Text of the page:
Scottish Produce Mark FAQs

The list below answers some frequently asked questions.

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Frequently Asked Questions

Do I need to be a member of the Scottish Crofting Federation (SCF)?

Yes, the Scottish Crofting Produce mark has been developed and promoted by the SCF. Therefore, membership is needed to join. SCF membership has many other advantages too. From legal advice, copies of The Crofter magazine, as well as supporting an organisation dedicated to crofting are just some of the other benefits to membership. If you are not a member, why not join up to help support the Scottish crofting community and add your produce to the SCP Mark.

Why should I join, I already sell my crofting produce?

By joining the SCP Mark, it can help showcase crofting to the general public. To many, the concept of crofting is unfamiliar and the ability of crofters to generate a plethora of locally produced foods from the marginal lands of the Highlands and Islands is remarkable. While each croft and crofter can showcase their own story and produce through various channels, joining voices to help highlight these to the nation can help ensure crofting is recognised and celebrated for what it accomplishes.

Can a group of crofters join up as a co-operative?

Yes, as long as the majority of the produce is a product/made on a registered croft (or crofts) and your consumers know what they are getting (ie, that the meat is a co-operative rather than of a single origin).

What is the criteria for joining the SCP?

To join, the produce must be from a registered croft and a member of the SCF.

I’m not good at marketing, does that matter?

No, we all have different skills. One of the benefits of joining the SCP mark is that your croft is added to the SCF website as well as promoted on our social media channels at various times over a year. We have a producers map to help showcase all of our SCP members.

My cattle are not under any health schemes, can I join?

Yes, you can still join even if you do not have a health scheme membership. We do promote joining a health scheme for your livestock as they have the huge benefit of demonstrating the owner’s high welfare standards and making sure you are aware of legislation and best practice methods of animal husbandry. However, we are aware that assurance schemes can have different goals that are not suitable for all crofters. If you are not under an assurance scheme for your cattle, you can still join the SCP Mark but it can be good to create an up-to-date health plan. There are several templates that can be used to help create a health plan for your animals.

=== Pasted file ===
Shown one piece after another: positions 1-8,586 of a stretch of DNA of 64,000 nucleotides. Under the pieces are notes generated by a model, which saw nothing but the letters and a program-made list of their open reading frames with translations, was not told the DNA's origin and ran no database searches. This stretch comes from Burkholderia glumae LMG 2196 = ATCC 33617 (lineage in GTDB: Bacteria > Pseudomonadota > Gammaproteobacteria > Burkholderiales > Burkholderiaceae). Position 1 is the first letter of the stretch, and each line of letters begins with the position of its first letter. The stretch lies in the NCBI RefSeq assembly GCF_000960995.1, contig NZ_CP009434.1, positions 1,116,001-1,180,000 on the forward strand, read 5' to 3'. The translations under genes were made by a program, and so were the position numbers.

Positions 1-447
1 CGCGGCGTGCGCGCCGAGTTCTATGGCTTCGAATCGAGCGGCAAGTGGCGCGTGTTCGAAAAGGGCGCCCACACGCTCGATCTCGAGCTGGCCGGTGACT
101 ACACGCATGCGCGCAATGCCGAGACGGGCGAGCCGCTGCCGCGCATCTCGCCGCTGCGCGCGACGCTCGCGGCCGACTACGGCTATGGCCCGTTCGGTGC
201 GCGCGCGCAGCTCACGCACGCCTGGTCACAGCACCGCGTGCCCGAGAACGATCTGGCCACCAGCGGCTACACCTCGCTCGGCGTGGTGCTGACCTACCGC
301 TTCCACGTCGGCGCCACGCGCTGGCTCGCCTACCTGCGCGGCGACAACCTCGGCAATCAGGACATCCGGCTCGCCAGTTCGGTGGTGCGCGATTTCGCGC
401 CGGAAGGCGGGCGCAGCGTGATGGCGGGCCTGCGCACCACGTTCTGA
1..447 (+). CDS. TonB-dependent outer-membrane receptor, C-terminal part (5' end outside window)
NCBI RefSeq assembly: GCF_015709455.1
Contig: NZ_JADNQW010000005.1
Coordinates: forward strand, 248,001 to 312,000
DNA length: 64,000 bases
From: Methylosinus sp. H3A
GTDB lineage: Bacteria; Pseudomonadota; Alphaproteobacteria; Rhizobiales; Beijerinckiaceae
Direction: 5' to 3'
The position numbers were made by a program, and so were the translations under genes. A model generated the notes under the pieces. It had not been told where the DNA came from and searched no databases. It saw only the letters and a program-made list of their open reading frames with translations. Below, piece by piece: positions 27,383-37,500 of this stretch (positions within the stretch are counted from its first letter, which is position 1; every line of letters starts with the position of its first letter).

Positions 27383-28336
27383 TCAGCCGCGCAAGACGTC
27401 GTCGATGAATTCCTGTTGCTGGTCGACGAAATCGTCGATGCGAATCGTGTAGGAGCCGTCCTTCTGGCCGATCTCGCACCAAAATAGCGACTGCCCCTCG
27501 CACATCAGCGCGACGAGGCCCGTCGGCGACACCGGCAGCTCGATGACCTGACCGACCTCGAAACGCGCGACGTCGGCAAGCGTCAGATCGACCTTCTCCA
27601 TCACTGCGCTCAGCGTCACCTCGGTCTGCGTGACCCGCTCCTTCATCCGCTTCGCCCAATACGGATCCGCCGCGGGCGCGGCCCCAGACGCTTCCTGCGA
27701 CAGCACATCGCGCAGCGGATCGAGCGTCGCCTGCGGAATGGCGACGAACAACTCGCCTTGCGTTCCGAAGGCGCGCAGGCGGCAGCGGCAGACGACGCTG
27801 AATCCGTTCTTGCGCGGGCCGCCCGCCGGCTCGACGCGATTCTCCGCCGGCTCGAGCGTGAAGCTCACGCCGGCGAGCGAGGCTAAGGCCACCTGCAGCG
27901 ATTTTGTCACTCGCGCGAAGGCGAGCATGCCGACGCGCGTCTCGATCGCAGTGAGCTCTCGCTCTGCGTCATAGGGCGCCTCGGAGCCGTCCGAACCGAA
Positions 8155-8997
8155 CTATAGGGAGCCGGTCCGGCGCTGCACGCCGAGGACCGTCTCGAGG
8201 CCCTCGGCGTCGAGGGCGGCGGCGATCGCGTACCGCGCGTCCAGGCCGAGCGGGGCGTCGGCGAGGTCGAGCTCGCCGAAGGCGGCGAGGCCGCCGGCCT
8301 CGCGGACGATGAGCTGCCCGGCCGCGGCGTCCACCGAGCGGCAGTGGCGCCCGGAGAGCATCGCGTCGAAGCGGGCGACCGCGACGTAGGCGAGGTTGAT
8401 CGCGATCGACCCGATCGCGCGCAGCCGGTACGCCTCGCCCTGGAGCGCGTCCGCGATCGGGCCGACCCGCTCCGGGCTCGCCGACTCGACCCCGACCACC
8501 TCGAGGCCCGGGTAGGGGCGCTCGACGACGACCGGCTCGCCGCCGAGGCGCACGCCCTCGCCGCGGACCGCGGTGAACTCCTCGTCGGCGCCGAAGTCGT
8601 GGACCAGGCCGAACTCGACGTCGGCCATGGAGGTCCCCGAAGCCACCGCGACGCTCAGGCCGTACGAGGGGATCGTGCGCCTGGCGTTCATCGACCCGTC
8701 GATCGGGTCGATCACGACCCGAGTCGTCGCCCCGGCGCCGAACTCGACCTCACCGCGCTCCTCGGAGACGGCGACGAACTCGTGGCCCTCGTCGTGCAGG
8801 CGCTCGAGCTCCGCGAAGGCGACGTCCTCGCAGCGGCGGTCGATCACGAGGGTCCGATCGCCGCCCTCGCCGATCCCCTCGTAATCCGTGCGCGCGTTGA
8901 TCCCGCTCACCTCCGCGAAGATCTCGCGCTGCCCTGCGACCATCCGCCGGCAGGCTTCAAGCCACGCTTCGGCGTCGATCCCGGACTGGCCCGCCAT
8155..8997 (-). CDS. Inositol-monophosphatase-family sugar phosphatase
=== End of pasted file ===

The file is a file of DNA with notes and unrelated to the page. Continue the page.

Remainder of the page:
Does it matter what I sell under the SCP Mark?

If the majority of the product or the labour involved has been done on a registered croft, you can apply for the SCP Mark. Food and drink can include fresh, frozen, fermented, cured, distilled, preserved, or smoked to name a few different methods used. Once you have submitted the application form, and your produce meets the criteria, you will receive confirmation from the SCF.  

Can I sell fish under the SCP Mark?

The criteria for the SCP Mark is that the majority of your product or labour is from a croft. So, if the fish has been caught in the sea and is sold fresh, then no, the majority of the produce nor the labour has been done on the croft. However, if you rear fish on your croft, or you process it (e.g., salt/smoke/etc) on your croft, the majority of the labour has therefore been done on the croft and it can be applied for under SCP. All fish (and other aquatic produce) has to be legally caught and follow any environmental health regulations.

Can I sell ostrich under the SCP Mark?

If the ostrich that you keep and the product that you sell from it follow the laws pertaining to it (e.g., ostrich requires holding a wild animal licence) and it conforms to the SCP Mark criteria, then yes.

Does it matter how I label the food I am selling?

Yes, there are particular laws regarding selling food and what information is required. Some of this can be found online at Labelling guidance for prepacked for direct sale (PPDS) food products | Food Standards Agency. Your local Environmental Health Officer is also someone who can help assist with this to ensure your produce has the necessary information for the consumers.

I have another question but I can’t find an answer to it?

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